Zero Impact Challenge

Is it possible to build a backpack that doesn't contribute to global warming? Not yet, but five pioneering companies gave it one helluva try. (Cue standing ovation.)

Ten months ago, we issued a challenge to more than 60 pack makers: Create a trail-worthy 3,500-cubic-inch midsize with materials and manufacturing that entail minimal environmental impact. We knew enough about pack design to understand the enormity of the task. But we also knew that creating sustainable gear is a priority for an industry dedicated to the outdoors. Five companies–GoLite, JanSport, L.L. Bean, Mountainsmith, and Osprey–rose to the challenge.

Once the packs hit our offices, we headed out to the Grand Canyon and Colorado's backcountry for field testing. But we also wanted to examine their carbon impact. For that, we turned to our climate-analysis partner, Cooler, a Bay Area outfit whose methodology is backed by three major environmental organizations (see climatecooler.com). Cooler collected reams of data from each company about their energy use–from the materials they use to their manufacturing processes to the amount their executives fly–and provided detailed reports on each pack.*

From the reports, we learned that our contestants have made a huge leap forward, yet there's a long way to go. Manufacturers face two big challenges: 1) a limited supply of low-impact materials tough enough for the trail, and 2) an even shorter supply of independently vetted information on the various "eco-friendly" options out there.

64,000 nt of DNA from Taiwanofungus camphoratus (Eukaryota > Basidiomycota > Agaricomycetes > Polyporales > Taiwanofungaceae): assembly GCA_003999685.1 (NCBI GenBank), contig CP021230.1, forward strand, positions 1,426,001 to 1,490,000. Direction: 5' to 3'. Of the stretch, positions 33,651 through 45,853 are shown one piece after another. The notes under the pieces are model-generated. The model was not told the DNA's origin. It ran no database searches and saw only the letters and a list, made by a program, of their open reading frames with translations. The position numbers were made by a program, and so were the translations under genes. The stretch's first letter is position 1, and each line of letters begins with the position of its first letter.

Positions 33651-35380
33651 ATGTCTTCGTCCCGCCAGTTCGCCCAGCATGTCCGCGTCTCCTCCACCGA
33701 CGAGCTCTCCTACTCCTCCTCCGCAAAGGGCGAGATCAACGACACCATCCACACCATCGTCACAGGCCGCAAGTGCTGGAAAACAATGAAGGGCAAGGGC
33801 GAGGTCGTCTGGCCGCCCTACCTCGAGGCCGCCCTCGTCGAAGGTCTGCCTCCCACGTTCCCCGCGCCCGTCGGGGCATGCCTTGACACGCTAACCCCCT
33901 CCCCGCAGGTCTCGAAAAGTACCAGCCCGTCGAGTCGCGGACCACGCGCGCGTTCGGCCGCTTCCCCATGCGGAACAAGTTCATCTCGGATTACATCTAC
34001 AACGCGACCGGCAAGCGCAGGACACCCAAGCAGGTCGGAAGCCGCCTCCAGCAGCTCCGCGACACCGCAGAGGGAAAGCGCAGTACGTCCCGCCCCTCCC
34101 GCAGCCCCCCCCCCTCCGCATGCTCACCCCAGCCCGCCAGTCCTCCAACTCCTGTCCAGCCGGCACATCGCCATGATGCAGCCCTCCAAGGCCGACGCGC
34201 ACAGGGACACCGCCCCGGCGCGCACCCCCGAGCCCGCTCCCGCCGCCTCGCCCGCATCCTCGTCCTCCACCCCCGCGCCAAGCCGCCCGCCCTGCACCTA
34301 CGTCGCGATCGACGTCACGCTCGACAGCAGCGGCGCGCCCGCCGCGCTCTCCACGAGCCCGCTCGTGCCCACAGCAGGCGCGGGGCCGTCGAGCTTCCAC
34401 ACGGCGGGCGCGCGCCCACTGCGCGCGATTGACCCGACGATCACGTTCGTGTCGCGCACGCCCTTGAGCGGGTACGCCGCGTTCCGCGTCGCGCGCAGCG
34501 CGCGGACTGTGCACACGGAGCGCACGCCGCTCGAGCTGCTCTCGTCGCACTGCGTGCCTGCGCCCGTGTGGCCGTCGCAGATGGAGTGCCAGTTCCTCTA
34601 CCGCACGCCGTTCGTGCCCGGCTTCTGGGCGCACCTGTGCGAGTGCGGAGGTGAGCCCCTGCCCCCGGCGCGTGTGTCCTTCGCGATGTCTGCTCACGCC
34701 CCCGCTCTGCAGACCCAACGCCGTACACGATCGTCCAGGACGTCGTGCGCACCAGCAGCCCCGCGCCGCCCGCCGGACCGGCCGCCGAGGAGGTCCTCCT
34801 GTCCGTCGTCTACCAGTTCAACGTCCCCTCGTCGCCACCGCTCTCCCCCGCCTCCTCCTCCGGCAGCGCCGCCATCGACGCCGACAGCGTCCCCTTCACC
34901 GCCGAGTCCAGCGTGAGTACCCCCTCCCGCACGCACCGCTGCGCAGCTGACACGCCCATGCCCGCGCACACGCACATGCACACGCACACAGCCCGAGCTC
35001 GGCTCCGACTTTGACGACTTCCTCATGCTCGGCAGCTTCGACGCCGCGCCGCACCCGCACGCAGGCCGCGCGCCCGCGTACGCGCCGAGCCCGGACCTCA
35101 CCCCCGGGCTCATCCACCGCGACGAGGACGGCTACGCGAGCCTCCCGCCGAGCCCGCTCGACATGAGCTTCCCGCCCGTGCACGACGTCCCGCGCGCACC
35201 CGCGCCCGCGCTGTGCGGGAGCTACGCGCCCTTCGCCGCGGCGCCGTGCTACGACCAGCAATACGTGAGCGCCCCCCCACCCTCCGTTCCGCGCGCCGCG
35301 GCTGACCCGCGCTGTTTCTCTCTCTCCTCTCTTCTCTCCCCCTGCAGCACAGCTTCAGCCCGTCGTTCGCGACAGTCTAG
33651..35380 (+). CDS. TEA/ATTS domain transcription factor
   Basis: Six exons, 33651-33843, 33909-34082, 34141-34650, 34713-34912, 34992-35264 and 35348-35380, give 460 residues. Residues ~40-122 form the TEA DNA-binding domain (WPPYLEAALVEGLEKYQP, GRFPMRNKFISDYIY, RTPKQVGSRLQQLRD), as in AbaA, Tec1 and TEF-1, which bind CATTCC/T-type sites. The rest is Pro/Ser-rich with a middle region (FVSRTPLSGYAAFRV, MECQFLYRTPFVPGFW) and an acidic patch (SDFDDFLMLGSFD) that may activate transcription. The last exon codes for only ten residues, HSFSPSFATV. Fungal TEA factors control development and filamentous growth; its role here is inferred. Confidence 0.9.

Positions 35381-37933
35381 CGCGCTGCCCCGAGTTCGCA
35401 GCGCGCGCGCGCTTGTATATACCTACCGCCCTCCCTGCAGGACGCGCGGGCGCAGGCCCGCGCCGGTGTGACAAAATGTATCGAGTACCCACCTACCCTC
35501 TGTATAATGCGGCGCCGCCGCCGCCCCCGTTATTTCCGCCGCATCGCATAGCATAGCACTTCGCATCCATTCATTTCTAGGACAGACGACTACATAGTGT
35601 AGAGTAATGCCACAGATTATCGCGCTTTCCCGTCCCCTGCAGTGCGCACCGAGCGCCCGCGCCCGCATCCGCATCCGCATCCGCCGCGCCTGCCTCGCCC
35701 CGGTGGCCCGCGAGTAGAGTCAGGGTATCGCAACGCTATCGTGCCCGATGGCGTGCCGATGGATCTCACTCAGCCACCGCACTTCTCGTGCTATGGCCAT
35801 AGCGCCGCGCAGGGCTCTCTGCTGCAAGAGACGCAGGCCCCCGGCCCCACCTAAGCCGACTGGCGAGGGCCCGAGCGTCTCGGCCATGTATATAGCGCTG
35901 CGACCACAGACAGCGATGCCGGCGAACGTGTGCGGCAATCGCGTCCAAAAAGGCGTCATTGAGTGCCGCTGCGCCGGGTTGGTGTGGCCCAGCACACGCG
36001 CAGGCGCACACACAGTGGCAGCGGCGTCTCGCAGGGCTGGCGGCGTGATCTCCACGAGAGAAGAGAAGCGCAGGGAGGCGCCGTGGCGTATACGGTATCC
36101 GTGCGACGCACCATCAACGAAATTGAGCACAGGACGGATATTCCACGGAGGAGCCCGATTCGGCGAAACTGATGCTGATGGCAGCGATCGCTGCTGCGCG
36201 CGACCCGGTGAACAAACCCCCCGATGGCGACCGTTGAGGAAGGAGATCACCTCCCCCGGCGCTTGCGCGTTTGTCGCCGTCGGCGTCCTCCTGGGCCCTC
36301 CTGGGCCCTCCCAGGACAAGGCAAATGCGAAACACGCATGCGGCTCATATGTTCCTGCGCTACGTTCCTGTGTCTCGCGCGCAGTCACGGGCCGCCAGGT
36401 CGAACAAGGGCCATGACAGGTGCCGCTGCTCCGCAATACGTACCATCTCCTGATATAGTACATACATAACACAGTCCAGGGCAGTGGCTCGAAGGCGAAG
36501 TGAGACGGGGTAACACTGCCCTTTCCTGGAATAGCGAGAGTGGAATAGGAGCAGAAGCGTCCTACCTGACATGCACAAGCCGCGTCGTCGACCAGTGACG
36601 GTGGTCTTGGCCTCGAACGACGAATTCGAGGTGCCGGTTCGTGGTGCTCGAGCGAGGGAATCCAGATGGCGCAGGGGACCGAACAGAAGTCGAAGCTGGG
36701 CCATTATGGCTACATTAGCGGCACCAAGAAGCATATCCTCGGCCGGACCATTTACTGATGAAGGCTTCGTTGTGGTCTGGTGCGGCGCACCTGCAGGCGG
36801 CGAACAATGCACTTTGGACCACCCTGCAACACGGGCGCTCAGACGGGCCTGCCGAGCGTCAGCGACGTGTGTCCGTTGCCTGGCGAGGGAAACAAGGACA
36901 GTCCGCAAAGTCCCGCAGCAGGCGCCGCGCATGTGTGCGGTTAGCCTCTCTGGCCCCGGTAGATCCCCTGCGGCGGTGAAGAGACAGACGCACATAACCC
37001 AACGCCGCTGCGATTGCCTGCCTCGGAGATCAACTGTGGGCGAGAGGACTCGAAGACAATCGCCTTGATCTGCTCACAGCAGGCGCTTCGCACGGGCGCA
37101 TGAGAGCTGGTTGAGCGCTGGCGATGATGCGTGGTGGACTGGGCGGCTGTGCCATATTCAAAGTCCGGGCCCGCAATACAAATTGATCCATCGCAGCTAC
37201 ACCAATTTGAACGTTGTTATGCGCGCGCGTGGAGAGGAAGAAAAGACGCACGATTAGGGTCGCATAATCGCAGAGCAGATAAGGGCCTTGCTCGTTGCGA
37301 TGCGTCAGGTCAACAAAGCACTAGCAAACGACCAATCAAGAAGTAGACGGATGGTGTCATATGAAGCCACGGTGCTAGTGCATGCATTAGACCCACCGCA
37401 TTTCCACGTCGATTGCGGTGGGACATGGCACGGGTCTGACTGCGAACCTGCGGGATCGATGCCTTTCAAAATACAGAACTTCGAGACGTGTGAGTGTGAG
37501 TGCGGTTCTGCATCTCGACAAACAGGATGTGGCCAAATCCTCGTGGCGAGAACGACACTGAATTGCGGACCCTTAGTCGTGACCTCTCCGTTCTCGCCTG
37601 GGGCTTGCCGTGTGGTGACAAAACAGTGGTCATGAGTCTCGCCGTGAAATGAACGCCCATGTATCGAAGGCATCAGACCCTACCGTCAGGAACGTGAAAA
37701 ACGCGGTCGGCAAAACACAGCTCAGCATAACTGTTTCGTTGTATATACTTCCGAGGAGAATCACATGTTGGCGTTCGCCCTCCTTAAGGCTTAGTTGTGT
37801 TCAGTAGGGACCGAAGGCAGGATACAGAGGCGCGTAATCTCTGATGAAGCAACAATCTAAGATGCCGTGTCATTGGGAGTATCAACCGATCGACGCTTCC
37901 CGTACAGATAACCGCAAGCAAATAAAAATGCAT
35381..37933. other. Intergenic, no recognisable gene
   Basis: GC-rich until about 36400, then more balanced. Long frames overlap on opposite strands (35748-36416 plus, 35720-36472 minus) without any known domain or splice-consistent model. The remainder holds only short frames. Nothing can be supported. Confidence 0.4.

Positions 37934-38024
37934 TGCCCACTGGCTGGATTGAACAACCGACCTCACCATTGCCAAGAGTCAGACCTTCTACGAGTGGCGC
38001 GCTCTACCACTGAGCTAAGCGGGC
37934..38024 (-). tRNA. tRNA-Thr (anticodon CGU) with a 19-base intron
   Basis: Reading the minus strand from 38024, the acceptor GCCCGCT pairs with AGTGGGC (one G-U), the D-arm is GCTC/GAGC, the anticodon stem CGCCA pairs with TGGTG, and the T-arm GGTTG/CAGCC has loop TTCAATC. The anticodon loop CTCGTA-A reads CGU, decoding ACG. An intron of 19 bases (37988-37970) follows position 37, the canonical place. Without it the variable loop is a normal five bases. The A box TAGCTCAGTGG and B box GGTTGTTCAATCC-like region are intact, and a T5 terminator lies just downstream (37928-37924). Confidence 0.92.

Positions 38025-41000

We also discovered that–without such info–it's very difficult to calculate footprints as precisely as we'd all like. As Michel Gelobter, Cooler's top scientist, told us, "We can assess variations in energy consumption between recycled and virgin packs, but we can't tell a Coke from a Pepsi." That's why, for now, you won't see carbon ratings on products reviewed in BACKPACKER.

Here's what we do know: The average footprint of our five packs is about 130 pounds of CO2–compared to 190 pounds for a standard model of the same size. The difference is equal to the amount of CO2 one tree sequesters in a year. And the impact of making every pack sold in the United States with recycled polyester would be a reduction of 20,000 to 30,000 tons of CO2 a year, enough to offset 10,000 roundtrip flights from Boston to Seattle.

Three simple rules also emerged that will undoubtedly influence pack designers–and may change what you look for. They are:

1. Weight matters. Lighter fabrics–or less of them–means less carbon. GoLite and JanSport embraced this tenet with a vengeance.

2. Simple is better. As in, reduce buckles and zippers. Trim those, and you get fewer suppliers, lower manufacturing emissions, less waste, and less shipping. GoLite and JanSport aced this one, too.

3. Recycled materials rule. So do recyclable and biodegradeable ones–all three slash carbon. Four of the packs use polyethylene terephthalate (PET), a polyester that can be recycled two to three times; Bean chose a poly that can be infinitely recycled. And all but GoLite used polylactic acid (PLA, a corn-based plastic) for buckles.

GoLite Jam2rc

In sustainable design and manufacturing, less is definitely more. That philosophy, which already pervades GoLite's line, makes this sub-two-pounder light on your back–and the planet.

All of GoLite's packs are streamlined. But the Jam2rc takes simplicity to a new level by applying the three rules cited above to the company's existing Jam pack. Designers skipped the framesheet and kept the 3,100-cubic-inch packbag clean, yet still managed to include a hydration compartment, two water-bottle pockets, and a large zippered front pouch. Except for the zipper, thread, and backpanel foam, this prototype uses recycled materials. Interestingly, that makes it 7 ounces heavier than the regular Jam, though it also feels more abrasion-resistant. The pack worked best with loads of 20 pounds or less; the minimalist frame and hipbelt favor hikers with hardy shoulders or modest mileage goals. $100 (projected price); 1 lb. 13 oz.; golite.com